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More PBC parents choosing traditional public schools over charters


Palm Beach County’s traditional public schools saw their biggest influx of new students in more than a decade this school year, as parents reversed a years-long trend by overwhelmingly choosing district-operated schools over charter schools.

The number of students attending county public schools – both district-run schools and charters – passed the 190,000 mark this year. And for the first time this decade, the vast majority of the new growth went to district-run schools.

That’s an abrupt turnaround from only a few years ago, when the county’s charter schools dominated new growth, setting off panic among school district leaders and prompting a marketing push to convince parents to reconsider traditional schools.

Just three years ago, the county’s charter schools added 4,100 students in a single year while district administrators say enrollment in their schools fell by 700.

That trend began to turn around last year, when a slight majority of new growth went to district schools. By this year, the trend had fully reversed: district schools added 2,435 students, and charters added just 330.

For the district-run schools, it was the largest influx of new students since at least 2006. Some educators say it may mark the end of what had been several years of fast growth among the county’s charter schools, which are publicly financed but privately managed.

“I think parents are beginning to realize that the school district offers far more than what more charters can deliver, and people are coming back,” School Board Chairman Chuck Shaw said. “I think we’ll see a flattening in the increase in charter school enrollment.”

Public schools prize enrollment growth because more students mean more money. State government allocates money to schools based on how many students enroll, so more students mean a revenue boost and an opportunity to make under-enrolled schools more efficient.

That race for new students has pitted district schools in a battle with charters for families’ hearts and minds, and it has led to bad blood.

Last year, the school board blocked two charter school companies from opening new campuses, a move that led to court challenges and what critics called an illegal attempt to eliminate more competition. Ralph Arza, leader of a charter school advocacy group, called Palm Beach County “ground zero for anti-charter school action.”

This year’s jump in enrollment in district-run schools took school leaders by surprise. They had expected far less growth in district schools and far more in charters.

As of October, the county’s district-run schools enrolled 166,326 K-12 students, while charter schools enrolled 20,863.

For the school district, the enrollment boost is producing early benefits: This year, the school board agreed to give teachers a 3 percent salary raise despite receiving only a 1 percent increase in per-student money from the state.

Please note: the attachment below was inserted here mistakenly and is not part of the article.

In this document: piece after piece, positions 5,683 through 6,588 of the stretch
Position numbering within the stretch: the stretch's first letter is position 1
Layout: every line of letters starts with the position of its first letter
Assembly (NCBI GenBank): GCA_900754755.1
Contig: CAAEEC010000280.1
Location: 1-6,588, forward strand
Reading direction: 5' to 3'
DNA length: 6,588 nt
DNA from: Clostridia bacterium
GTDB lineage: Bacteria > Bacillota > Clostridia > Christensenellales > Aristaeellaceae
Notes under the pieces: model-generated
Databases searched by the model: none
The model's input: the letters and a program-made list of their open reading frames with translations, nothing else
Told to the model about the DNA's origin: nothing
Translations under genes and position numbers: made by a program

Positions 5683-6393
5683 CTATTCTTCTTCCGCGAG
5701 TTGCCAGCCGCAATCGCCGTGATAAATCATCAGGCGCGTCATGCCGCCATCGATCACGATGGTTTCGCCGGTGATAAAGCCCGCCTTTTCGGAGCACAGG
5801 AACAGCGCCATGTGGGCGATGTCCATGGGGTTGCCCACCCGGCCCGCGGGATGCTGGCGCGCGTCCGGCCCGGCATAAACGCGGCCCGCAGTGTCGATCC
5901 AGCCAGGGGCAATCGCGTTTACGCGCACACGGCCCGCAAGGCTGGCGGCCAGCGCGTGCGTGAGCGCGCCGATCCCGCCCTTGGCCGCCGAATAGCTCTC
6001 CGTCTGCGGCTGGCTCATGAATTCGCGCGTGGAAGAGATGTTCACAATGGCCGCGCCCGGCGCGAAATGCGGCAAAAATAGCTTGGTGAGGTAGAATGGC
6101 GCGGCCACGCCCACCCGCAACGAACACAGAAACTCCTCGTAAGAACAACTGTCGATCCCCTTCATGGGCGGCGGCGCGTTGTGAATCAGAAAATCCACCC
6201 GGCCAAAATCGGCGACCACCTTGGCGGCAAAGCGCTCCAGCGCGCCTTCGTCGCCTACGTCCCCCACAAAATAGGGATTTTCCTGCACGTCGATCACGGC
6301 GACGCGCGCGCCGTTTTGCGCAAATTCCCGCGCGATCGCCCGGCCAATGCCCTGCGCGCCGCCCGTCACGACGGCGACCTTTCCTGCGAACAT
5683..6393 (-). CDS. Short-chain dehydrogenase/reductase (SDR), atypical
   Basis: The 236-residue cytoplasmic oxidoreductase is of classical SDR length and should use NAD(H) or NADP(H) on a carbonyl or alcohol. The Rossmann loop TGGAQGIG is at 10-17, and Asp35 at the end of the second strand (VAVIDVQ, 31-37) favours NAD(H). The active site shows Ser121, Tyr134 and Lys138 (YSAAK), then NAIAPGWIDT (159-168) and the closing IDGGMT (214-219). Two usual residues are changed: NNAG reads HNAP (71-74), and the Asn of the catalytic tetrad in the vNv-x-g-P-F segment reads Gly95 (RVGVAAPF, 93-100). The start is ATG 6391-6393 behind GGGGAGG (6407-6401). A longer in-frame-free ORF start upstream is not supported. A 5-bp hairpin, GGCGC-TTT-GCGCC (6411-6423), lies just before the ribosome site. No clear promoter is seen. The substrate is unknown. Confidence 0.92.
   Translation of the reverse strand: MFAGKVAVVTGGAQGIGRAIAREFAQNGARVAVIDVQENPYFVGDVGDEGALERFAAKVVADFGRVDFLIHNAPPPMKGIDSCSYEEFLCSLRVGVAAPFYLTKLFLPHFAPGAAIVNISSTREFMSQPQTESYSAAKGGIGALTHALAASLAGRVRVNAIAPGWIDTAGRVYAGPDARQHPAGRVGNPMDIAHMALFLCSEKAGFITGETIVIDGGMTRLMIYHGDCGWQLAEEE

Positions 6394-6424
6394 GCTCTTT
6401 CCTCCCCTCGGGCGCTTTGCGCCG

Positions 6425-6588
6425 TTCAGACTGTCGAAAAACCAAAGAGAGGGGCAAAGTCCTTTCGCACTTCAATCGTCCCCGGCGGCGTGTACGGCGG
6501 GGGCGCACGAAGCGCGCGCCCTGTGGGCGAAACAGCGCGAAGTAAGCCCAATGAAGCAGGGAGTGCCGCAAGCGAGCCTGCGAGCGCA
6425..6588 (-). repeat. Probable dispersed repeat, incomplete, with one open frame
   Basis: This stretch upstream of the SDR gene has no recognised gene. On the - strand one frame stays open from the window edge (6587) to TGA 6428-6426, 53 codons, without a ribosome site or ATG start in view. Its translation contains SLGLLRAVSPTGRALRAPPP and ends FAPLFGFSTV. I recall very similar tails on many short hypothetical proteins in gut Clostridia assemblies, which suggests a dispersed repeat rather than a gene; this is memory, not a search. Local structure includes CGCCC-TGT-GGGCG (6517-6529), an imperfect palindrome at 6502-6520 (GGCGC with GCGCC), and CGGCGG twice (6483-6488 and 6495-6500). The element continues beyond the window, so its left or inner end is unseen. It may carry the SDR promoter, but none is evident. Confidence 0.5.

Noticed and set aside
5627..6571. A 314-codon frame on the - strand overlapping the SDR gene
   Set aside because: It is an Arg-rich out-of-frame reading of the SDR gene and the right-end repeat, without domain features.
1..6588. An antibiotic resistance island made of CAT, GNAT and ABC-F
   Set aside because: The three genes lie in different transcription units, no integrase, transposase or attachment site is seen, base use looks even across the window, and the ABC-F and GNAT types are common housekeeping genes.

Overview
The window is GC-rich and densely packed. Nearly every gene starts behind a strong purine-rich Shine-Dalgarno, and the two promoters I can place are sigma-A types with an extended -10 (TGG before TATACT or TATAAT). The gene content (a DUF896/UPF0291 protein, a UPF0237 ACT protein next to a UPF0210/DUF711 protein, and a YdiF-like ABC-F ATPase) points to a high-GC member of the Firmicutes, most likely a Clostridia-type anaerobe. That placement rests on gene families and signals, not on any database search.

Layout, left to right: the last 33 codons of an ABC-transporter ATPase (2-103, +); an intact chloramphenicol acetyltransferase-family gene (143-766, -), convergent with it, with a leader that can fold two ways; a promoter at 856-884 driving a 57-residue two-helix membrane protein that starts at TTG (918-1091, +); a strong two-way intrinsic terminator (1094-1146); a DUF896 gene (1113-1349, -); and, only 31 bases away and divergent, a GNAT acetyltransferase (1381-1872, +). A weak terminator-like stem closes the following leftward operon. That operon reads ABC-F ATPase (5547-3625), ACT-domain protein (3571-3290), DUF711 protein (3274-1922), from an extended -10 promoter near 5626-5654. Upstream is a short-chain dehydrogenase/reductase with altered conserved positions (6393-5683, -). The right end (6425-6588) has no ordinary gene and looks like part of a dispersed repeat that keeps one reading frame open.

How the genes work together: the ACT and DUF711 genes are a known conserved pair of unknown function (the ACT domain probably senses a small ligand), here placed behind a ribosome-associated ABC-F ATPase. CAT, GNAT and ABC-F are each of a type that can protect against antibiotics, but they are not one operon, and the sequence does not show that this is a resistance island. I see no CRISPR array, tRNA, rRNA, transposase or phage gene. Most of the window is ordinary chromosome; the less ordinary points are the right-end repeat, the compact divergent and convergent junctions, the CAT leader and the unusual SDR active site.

The size of the raise surprised many teachers, and Schools Superintendent Robert Avossa said it had been made possible by the money generated by the influx of new students.

Despite a dropoff this year, not everyone is convinced that the era of big charter school growth is over. Arza said that Donald Trump’s presidential victory is likely to usher in an emphasis on school choice, which may enhance interest in charter schools.

“You’re going to see more encouragement to empower parents to have a choice,” Arza said. “Charters grow because some mom or dad believes that a charter school can provide a better education for their child.”

He also said that, under Avossa, the school district has become less hostile to charter school companies, raising the prospect of greater cooperation and — perhaps — more new charter campuses.

The increasing growth raises a host of other problems, however. More students means a need to hire more teachers, and officials say it is increasingly hard to find and hire talented teachers.

Furthermore, the student growth is not happening uniformly across the county. In many cases, the growth is in popular schools that are already crowded, straining resources at those schools.

In September, before the official attendance numbers were calculated, 29 of 165 traditional schools were deemed overcrowded under the state’s formula. Some of the crowded schools that became even more crowded this year include Forest Hill High and John I. Leonard High.

Voters’ decision in November to approve a one-cent sales tax increase is expected to open the door to a new construction boom, with five new schools planned during the next decade.

The five schools include a high school in central Palm Beach County, a high school and an elementary west of Royal Palm Beach and two other elementaries, one west of Boca Raton and another near Scripps Research Institute in Jupiter.

“The most immediate need is the high school,” Jason Link, the district’s expert on enrollment and demographics, said in an interview in October. “We’re just running out of space in the central area.”



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